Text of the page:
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Keywords:

  • breast cancer;
  • CD44;
  • glioma;
  • tumour cell;
  • invasion;
  • guidance;
  • integrins;
  • collagen;
  • tumour microenvironment;
  • 3D histology

Abstract

  1. Top of page
  2. Abstract
  3. Introduction
  4. Cell–cell and cell–matrix receptors
  5. Guidance structures of brain tissue
  6. Guidance of glioma cells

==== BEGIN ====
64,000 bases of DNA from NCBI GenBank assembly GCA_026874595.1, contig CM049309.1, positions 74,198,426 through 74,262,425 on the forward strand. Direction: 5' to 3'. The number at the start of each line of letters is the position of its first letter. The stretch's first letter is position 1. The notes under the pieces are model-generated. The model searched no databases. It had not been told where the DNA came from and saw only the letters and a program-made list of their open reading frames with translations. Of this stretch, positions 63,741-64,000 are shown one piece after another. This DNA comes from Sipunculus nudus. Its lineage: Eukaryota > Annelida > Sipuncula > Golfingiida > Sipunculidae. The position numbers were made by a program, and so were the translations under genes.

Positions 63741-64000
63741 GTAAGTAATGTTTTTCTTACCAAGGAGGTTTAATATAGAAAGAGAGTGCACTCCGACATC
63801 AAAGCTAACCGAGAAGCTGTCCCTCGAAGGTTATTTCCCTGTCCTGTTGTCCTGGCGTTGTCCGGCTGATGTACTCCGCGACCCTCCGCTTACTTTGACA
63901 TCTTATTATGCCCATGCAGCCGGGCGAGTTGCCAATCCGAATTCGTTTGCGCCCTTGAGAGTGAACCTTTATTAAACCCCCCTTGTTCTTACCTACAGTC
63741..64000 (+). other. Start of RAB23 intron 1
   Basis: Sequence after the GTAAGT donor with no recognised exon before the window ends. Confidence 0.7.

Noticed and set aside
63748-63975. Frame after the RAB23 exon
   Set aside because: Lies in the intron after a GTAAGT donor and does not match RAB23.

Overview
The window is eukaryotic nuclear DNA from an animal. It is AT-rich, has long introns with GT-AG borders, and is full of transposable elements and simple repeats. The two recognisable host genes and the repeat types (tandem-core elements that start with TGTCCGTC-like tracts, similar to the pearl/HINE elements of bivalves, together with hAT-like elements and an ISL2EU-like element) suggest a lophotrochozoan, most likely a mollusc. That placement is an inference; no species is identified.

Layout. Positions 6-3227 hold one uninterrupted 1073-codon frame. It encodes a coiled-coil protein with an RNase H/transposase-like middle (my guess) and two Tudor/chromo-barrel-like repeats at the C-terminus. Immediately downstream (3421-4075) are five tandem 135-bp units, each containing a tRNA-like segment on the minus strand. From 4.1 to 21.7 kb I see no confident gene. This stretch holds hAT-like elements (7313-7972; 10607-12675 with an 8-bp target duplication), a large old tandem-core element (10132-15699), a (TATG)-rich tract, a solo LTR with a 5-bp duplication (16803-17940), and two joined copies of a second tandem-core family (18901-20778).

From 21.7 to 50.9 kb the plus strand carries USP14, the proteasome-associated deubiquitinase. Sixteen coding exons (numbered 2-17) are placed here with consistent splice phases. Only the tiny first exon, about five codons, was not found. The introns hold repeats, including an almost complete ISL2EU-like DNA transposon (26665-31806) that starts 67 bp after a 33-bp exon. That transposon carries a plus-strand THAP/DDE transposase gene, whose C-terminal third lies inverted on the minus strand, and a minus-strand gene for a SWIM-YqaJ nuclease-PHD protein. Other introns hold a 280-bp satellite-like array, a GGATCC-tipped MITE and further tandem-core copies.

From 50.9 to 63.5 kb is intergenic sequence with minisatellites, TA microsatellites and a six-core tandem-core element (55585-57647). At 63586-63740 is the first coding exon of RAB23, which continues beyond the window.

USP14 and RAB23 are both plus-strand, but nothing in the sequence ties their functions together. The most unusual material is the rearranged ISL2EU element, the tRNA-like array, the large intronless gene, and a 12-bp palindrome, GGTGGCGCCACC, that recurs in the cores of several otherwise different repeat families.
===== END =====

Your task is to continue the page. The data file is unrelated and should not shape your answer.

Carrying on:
7. Guidance of metastatic tumour cells in brain tissue
  8. Cell and tissue structures of the mammary gland
  9. Guidance of breast carcinoma invasion
  10. Adhesion receptors in breast carcinoma invasion
  11. Intravasation and metastasis of carcinoma cells
  12. Tumour cell invasion in brain and mammary gland—similarities and differences
  13. Implications
  14. Acknowledgements
  15. Author contribution statement
  16. References